Times – 12/1/1900
The Disaster to the 1st
midnight on Saturday, Colonel Watson, having urged the General
to grant him peradanton was allowed to attempt to occupy a very
important hill commanding the road to Colesberg Bridge. The hill presents a bare face with a gentle
accent towards our position by rugged rocks, and has a steep front
towards the back. Four
companies of the Suffolk Regiment marched on the hill and took
up a position. The Boers appeared in force from the east front, and opened a hot
A cry of “Retire” was raised, it is said by some of
the Boers, and about two thirds of our men retired.
The remainder held the position for twenty minutes
longer, and then being outnumbered and surrounded, they surrendered.
Colonel Watson was wounded and taken prisoner. Six other officers and about seventy men are
killed or wounded, or in the hands of the Boers.
Local Men Killed and Missing
Pte. Prigg, (who has a sister at Stuntney)
Pte. Phipps, Ely.
Sergt. Frost, Little Downham
Pte. J. Wayman, Ely
Pte. A. Case, March
Pte. J. Rayment, Chatteris
Sergt. G. Claridge, Chatteris
Pte. H. Hodson, Chatteris
Pte. C. McCue, Manea
Pte. G. Pears, Walsoken
[This list is as complete as it can be made.]
Times - 9/2/1900
Thousand Boers against the Brave Little Band
interesting account of the fight is given in a letter from Private
W.H. Garford. Private
Garford was one of the Wisbech reservists, and in writing to his
mother, who resides on the Elm road, from Arundel, on Jan 12,
“On January 1st we arrived at Koleskop
at 9.30, and after halting for an hour received orders to occupy
a hill on the left flank. There
we remained under fire for four days and nights without any rest,
losing four men killed and ten wounded.
We understood that we were to be relieved by our remaining
four companies from Rensburg for a little rest.
In a short time, however, we received orders that we were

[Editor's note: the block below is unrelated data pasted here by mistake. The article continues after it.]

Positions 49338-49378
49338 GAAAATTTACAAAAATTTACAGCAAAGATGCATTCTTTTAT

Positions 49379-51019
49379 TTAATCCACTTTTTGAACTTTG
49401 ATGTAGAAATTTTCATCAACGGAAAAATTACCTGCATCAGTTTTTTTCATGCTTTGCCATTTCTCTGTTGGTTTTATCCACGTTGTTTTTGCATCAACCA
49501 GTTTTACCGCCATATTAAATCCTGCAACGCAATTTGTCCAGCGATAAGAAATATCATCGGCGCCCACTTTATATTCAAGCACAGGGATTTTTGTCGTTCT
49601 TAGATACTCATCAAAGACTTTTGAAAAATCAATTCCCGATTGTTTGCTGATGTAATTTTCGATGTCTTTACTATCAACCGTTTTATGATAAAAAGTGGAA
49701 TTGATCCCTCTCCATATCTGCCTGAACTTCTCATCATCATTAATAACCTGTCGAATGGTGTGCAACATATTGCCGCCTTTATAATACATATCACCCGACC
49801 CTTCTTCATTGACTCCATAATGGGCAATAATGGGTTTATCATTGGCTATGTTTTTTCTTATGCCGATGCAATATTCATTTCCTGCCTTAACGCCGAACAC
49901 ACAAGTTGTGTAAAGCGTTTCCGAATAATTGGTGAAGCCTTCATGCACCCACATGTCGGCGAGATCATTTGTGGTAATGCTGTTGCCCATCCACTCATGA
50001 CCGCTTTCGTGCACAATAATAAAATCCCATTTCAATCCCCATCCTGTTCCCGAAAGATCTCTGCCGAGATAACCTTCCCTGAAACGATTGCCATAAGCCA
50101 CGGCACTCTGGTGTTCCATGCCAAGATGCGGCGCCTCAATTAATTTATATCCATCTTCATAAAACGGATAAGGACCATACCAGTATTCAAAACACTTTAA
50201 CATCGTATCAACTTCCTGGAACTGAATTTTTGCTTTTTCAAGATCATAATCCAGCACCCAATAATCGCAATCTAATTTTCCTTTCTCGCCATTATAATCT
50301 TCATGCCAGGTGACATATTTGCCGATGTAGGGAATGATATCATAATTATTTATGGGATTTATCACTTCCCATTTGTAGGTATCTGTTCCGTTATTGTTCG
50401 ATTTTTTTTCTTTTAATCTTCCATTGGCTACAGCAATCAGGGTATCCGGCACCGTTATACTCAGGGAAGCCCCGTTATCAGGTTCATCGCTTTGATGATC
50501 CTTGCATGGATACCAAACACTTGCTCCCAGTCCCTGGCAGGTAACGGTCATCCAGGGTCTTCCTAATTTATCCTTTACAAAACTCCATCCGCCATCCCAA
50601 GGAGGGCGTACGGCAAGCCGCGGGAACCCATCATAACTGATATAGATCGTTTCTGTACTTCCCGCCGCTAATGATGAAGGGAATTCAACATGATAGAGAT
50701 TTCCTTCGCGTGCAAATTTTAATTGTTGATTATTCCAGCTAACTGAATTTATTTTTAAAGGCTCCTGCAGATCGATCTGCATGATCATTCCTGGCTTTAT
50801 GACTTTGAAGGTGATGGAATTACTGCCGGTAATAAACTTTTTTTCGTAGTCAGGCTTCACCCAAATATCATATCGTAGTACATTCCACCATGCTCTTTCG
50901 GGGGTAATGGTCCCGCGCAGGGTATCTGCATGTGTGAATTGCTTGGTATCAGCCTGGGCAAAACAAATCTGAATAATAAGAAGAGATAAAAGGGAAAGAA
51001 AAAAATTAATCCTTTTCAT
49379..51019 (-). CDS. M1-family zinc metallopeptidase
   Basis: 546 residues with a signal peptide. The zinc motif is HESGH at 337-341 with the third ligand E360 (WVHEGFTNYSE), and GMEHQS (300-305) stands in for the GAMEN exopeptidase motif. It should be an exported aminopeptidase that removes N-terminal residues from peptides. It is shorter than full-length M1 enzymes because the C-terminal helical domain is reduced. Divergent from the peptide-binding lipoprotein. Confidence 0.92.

to parade at 4.30am on the 5th for the purpose of taking
Red Hill. Somehow or other
the order was cancelled, and at 12pm on the 5th, we
were roused in silence and told that we had to take Red Hill. So on we marched, as steady as a wall, little
thinking of the dreadful straits awaiting us. After marching on about a thousand yards in quarter column, a whistle
was heard similar to that of a bird.
We all made the remark that it was a signal to the enemy,
to let them know that we were coming.
Little or no notice was taken of it, and we still marched
on, when another whistle was heard similar to the first, but no
particular attention was paid to either. Then came the order, fix bayonets, but no one
was to fire a shot on any account until dawn. On we marched, clambering from rock to rock until we reached the
brow of the hill, where the command ‘halt’ was given. Colonel Watson called out the officers commanding the companies
to the front, and they all stood on the summit scanning the enemy’s
position, when a single shot was fired.
The order was given to lie down, and then a terrible fusillade
of rifle fire was poured into us from 15 to 20 paces.
The Commanding Officer finding he had made a mistake by
marching us into that terrible trap, gave the order ‘H Company
advance’. Seeing, however, his men falling down like hail, he then gave the
order to retire and get away as quickly as possible. I believe most of the officers fell at this period, for only one
of them was seen again. On
rallying for another charge we met with a terrible flank fire
and were compelled to retreat for better shelter, while our comrades
were falling like hail all around us.
The only officer returning out of twelve was Major Graham,
who was foremost in the fight and received three wounds.
He also states that there must have been between five and
six thousand of the enemy holding the position, which was strongly
fortified, against a brave little band numbering 400 of the Suffolk
Regiment, viz., A, B, D and H Companies, the enemy averaging 15
to 1. Our total losses were four officers killed,
seven wounded, six of whom were taken prisoners. Rank and file: killed 36, wounded 49, missing 99; being a total
of 195 casualties. Personally,
I am all right, but I do not think I shall get into a worse fire
if we stop here for a year. The
enemy’s firing was dreadful and in total darkness.
They were hidden behind well fortified walls, with only
small loop holes for them to fire through.
I lost my right and left hand men, whilst standing at the
summit of the hill, one being George Pears, of Wisbech.
He was one of the six reservists that left the town when
I did. The other remaining
pulled through with only a scratch or two from explosive bullets.
Poor old ‘Minty’ Hotson is missing, but I cannot say whether
he is killed or taken prisoner.
I cannot tell you how we are to manage now, for most of
our officers have gone, and we are put back from the fighting
line in reserve, awaiting for reinforcements of officers and men.”